Friday, 18 September 2015

The Paris Wife by Paula McLain

review by Maryom

 From their first meeting in October 1920, when Hadley Richardson is 28 and Ernest Hemingway 21, The Paris Wife recounts the story of their relationship, through struggling years in Paris, to the beginnings of fame with the publication of Hemingway's first novel, and the break-up of their marriage.

I've come to this book a little in reverse - when I read Naomi Woods Mrs Hemingway, everyone was asking if I'd read this too, but instead I read Paula McLain's second biographical novel Circling the Sun Now at last, here I am!

Told mainly in the first person from Hadley's perspective, it's obviously slightly biased in her favour, but it captures the first flush of love, her fears that her feelings might not be reciprocated, and her seemingly headlong rush into marriage, excellently. It did however leave me  wondering if there could have been a different interpretation of her actions - a desperate last-ditch attempt for a spinster in her late twenties to secure a husband.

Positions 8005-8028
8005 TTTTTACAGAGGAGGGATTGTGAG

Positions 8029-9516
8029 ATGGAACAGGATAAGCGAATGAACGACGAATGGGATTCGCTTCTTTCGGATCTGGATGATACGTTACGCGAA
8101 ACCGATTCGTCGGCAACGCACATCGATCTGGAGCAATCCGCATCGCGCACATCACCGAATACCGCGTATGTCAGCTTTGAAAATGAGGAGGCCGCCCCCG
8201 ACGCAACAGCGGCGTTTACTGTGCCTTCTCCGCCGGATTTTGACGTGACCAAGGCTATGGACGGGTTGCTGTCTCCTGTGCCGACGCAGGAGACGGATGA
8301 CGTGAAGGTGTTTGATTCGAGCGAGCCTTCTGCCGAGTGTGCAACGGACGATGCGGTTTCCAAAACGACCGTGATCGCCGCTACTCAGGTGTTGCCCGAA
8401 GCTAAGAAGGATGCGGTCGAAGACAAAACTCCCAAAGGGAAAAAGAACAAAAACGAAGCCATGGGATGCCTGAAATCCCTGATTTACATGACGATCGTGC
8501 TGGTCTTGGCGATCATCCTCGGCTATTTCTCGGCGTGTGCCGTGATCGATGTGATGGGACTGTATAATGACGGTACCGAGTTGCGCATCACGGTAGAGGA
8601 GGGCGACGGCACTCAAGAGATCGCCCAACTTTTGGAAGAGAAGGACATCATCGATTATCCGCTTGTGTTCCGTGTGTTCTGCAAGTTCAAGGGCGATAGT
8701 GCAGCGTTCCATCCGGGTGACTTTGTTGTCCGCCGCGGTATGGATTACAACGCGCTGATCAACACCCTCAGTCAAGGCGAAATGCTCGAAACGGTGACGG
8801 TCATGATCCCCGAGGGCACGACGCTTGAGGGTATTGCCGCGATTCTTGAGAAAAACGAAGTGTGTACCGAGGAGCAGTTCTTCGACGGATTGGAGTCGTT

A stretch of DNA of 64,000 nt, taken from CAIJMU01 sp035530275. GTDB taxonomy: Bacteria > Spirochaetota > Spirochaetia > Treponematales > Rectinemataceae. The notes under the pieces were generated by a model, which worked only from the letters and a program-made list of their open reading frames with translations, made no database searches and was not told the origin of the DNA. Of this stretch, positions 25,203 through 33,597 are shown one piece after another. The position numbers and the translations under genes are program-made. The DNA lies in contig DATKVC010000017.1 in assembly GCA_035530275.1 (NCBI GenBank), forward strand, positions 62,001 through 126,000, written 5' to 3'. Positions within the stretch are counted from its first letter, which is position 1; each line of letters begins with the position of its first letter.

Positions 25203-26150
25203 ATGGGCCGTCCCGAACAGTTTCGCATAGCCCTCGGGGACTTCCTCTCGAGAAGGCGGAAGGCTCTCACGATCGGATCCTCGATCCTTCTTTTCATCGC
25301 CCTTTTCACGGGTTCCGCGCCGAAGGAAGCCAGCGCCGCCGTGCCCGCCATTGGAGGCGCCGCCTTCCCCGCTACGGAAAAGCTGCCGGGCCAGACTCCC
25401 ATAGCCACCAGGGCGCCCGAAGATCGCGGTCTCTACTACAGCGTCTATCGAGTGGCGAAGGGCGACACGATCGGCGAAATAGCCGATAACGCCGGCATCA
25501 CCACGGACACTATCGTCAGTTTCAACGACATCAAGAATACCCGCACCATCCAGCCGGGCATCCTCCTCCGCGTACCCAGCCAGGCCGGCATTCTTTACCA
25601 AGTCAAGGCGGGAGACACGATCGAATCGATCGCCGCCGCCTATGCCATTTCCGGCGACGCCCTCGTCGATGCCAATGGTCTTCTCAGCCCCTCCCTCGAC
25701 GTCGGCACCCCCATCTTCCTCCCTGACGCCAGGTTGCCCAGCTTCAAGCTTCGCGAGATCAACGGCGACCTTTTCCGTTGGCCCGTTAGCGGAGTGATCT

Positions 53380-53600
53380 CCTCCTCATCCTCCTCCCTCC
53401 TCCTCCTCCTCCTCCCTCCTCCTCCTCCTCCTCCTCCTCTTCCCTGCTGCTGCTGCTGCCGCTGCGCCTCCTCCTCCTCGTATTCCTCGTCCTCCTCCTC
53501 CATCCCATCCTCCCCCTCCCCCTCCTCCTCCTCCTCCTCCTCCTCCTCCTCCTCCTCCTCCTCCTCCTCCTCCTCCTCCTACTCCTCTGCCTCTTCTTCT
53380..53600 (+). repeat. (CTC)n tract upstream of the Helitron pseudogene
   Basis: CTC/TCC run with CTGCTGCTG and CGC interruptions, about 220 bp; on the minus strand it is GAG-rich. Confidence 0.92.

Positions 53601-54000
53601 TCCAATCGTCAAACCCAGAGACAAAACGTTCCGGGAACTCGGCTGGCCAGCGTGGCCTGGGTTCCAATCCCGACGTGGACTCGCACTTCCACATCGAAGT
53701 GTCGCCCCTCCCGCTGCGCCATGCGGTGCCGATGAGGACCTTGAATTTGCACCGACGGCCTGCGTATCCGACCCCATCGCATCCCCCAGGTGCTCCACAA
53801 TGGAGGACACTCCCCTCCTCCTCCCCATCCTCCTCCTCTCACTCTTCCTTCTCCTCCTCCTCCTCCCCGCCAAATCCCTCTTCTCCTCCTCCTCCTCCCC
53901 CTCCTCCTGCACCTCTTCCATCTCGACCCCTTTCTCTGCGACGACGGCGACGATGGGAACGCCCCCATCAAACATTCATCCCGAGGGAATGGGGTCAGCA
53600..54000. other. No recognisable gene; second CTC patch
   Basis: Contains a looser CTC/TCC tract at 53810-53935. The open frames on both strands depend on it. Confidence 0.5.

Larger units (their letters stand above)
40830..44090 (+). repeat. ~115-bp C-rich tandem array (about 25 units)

When the story moved to Paris in the early '20s, I had a feeling of it being on more solid ground, covered many times by Hemingway's biographers - but here things began to hit the problem that all fictionalised biographies face -  the reader most likely knows how the plot will pan out. I did, recognising the 'villain' when she first appeared on the scene and being able to anticipate the ending.
Some of the settings and supporting characters are familiar too, through the novels of both Hemingway and F Scott Fitzgerald, and it's curious to see them in 'real life' rather than their fictionalised counterparts.
Overall, I enjoyed it and it brought to life a relationship of which I've heard a lot, though oddly by the end my sympathies lay with Hemingway's second wife, knowing her marriage was doomed too.

Maryom's review - 4 stars
Publisher - Virago
Genre - Adult Fiction, fictionalised biography


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